July 16, 2012

Addressing Financial Advisor Conflicts in the Wake of Del Monte and El Paso

Transactions involving financial advisor conflicts of interest and the role of boards of directors in policing these conflicts have occupied much of the news from the Delaware Court of Chancery during the last 18 months. The most notable recent cases in this area are In re Del Monte Food Company Shareholders Litigation and In re El Paso Corporation Shareholder Litigation, both of which involved claims for, among other things, breaches of fiduciary duties by directors.

Although both opinions focused to a large degree on financial advisor malfeasance, the judge in each case concluded that the plaintiffs established a reasonable likelihood that the company's directors breached their fiduciary duties. The Del Monte opinion in particular makes clear that, despite the existence of conflicts of interest and efforts to conceal those conflicts, ultimately "the buck stops with the Board" when it comes to managing a financial advisor's conflicts of interest. This article briefly summarizes the Del Monte and El Paso cases and provides some guidance to boards of directors and their advisors in dealing with conflict situations.

In re Del Monte Food Company Shareholders Litigation

Del Monte Foods Company's merger with a private equity group led by Kohlberg, Kravis, Roberts & Co. (KKR) involved a variety of financial advisor conflicts of interest. Barclays Capital served as Del Monte's financial advisor for the merger. The sale process arose in significant part due to Barclays' efforts to drum up interest by its private equity clients for a leveraged buyout of Del Monte before Barclays discussed the possibility of selling Del Monte with Del Monte's board. From the outset, Barclays contemplated providing financing to Del Monte's buyer, for which it would earn a fee roughly equal to (or even higher than) the fee payable by Del Monte for acting as its sell-side advisor.

This desire to provide financing led Barclays to favor KKR, another Barclays client, in the bidding process. Barclays informed Del Monte's board of this intention well into the course of negotiations with KKR, but before KKR and Del Monte agreed upon a price. Del Monte's board acceded to Barclays' request to provide buy-side financing without any concessions from KKR or Barclays, and despite the fact that Barclays' participation in buy-side financing was not necessary to facilitate the transaction. In an effort to address this conflict, Del Monte engaged Perella Weinberg Partners as a second financial advisor and to provide a fairness opinion, which it did for a $3 million fee.

Barclays also facilitated a pairing of KKR and Vestar Capital Partners, the highest bidder in an earlier round of bidding for Del Monte, in violation of the confidentiality agreements of both KKR and Vestar, which provided that bidders could not team with other bidders without the consent of Del Monte. Barclays matched these potential buyers at a time when Barclays had been instructed by Del Monte's board not to pursue a sale of the company, and this pairing weakened the competitive bidding process for Del Monte as Vestar could have partnered with another private equity firm to create a competitive second bid. Barclays then worked with KKR and Vestar to conceal their pairing from Del Monte's board for approximately one month. When requested, Del Monte's board approved Vestar's pairing with KKR rather than exploring the possibility of Vestar teaming with another private equity firm to obtain a higher bid for the company.

In re El Paso Corporation Shareholder Litigation

In May 2011, El Paso Corporation announced that it planned to spin off its exploration and production (E&P) business from its pipeline business. In the wake of this announcement, Kinder Morgan, Inc. approached El Paso about the possibility of acquiring El Paso in its entirety. The parties ultimately agreed to an acquisition of El Paso involving cash, stock and warrants.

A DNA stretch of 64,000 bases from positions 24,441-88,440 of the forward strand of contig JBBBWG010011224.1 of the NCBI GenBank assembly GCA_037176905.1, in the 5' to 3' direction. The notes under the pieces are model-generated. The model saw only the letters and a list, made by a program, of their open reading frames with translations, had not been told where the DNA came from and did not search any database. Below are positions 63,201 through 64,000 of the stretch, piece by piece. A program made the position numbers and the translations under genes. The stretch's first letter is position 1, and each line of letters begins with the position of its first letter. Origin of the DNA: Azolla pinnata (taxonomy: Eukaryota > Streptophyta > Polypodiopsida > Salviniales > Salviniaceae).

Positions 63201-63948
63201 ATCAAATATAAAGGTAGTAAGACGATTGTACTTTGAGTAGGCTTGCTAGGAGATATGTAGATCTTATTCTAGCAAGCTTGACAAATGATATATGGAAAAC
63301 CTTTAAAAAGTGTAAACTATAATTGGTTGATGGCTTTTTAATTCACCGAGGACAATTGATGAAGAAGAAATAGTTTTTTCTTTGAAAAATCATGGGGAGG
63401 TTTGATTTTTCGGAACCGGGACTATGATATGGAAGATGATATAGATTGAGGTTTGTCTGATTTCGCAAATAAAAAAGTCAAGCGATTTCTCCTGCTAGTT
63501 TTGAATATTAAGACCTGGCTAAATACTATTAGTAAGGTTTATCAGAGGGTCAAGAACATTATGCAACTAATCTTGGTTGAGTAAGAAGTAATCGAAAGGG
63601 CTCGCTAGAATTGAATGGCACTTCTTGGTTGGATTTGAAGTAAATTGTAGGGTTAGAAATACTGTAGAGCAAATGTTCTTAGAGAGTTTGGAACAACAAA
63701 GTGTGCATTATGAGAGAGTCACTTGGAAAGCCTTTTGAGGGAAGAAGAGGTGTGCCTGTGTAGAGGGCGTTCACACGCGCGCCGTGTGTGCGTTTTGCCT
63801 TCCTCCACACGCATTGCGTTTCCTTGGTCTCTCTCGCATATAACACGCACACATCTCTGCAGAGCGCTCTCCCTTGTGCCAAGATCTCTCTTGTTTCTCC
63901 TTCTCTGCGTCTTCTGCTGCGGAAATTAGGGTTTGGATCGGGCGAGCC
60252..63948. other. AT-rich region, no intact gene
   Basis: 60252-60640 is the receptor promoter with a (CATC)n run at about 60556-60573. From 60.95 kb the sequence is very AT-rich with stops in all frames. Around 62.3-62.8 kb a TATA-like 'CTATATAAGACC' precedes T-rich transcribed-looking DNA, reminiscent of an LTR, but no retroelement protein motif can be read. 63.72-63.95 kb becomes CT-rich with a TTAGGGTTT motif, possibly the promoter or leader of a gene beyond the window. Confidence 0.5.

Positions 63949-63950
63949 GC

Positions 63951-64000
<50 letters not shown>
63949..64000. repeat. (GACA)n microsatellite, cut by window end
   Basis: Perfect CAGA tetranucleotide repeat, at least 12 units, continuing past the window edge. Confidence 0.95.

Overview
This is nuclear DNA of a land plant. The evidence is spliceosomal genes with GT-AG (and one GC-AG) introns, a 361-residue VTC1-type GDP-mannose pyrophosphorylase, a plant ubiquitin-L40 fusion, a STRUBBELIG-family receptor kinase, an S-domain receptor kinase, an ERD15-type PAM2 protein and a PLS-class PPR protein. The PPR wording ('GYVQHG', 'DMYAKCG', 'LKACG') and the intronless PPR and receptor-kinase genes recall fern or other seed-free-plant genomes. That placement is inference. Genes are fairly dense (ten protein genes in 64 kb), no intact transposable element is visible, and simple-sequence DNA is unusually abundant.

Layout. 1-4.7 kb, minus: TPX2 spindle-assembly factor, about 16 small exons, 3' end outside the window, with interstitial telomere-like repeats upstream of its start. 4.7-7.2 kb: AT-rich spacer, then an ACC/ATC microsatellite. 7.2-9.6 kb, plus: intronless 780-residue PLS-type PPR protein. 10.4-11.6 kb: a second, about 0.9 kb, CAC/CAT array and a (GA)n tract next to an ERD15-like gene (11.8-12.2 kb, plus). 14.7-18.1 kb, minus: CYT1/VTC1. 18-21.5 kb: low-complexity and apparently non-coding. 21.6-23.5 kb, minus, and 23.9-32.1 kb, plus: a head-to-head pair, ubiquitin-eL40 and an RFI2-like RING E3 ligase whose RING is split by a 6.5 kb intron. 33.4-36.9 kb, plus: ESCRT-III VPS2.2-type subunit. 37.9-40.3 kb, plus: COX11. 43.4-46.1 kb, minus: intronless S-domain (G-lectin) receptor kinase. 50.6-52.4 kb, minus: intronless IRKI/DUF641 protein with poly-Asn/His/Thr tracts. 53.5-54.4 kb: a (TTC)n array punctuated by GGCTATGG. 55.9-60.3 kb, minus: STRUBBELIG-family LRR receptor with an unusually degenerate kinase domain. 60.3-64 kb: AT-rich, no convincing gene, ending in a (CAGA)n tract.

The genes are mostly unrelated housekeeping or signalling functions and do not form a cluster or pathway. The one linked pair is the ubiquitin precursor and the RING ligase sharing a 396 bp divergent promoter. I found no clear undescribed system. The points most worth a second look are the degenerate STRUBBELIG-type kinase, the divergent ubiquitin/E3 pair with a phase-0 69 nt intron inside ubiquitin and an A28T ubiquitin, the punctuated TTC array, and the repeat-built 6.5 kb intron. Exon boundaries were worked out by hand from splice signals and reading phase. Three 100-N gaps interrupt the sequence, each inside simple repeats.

El Paso engaged Goldman Sachs, who was El Paso's longtime financial advisor and its advisor in connection with the proposed spinoff transaction, as its financial advisor in connection with the sale to Kinder Morgan. Private equity funds affiliated with Goldman Sachs owned approximately 19 percent of Kinder Morgan, representing a $4 billion investment, and had two representatives on Kinder Morgan's board of directors. The El Paso board was aware of these facts and had taken several corrective actions to mitigate the conflict. The El Paso board later learned, during post-transaction announcement litigation, that the lead Goldman advisor working with El Paso also personally owned approximately $340,000 of Kinder Morgan stock.

The actions taken by the El Paso board of directors included hiring Morgan Stanley as a second financial advisor to advise in connection with the Kinder Morgan transaction. The El Paso board and management did not, however, negotiate an amendment to Goldman Sachs' exclusive engagement to advise El Paso on the initially proposed spinoff of El Paso's E&P business. As a result, Morgan Stanley would receive compensation from El Paso only if the proposed merger with Kinder Morgan proceeded and not if El Paso decided to pursue the spinoff transaction.

Both Del Monte and El Paso involved shareholder suits for, among claims, breaches of directors' fiduciary duties, with the Del Monte transaction resulting in an $89.4 million settlement by Del Monte and Barclays. What key points can be gleaned by boards of directors and their advisors from these deal-specific situations?

Boards Need to Understand and Assess the Incentives and Conflicts of Their Advisors

Engaging a financial advisor involves understanding the variety of activities and relationships of the advisor that can lead to actual or apparent conflicts of interest. Boards of directors should carefully weigh a financial advisor's knowledge of an industry and ties to participants in that industry, including prospective buyers, with the possibility of conflicts of interest that might cause the advisor to take actions that may be detrimental to the company's shareholders. There is no requirement that a company's financial advisor be free of conflicts, and boards of directors should keep in mind that not all conflicts, including equity interests in or loans to bidders, are of a sufficient size and nature to prevent the advisor from effectively representing the company. Boards also should know that due to institutional information barriers, certain information about holdings and thresholds by a financial advisor and its affiliates may not be known by the transaction team. Ultimately, boards should actively identify what its advisors' conflicts are and address the adverse incentives any material conflicts create.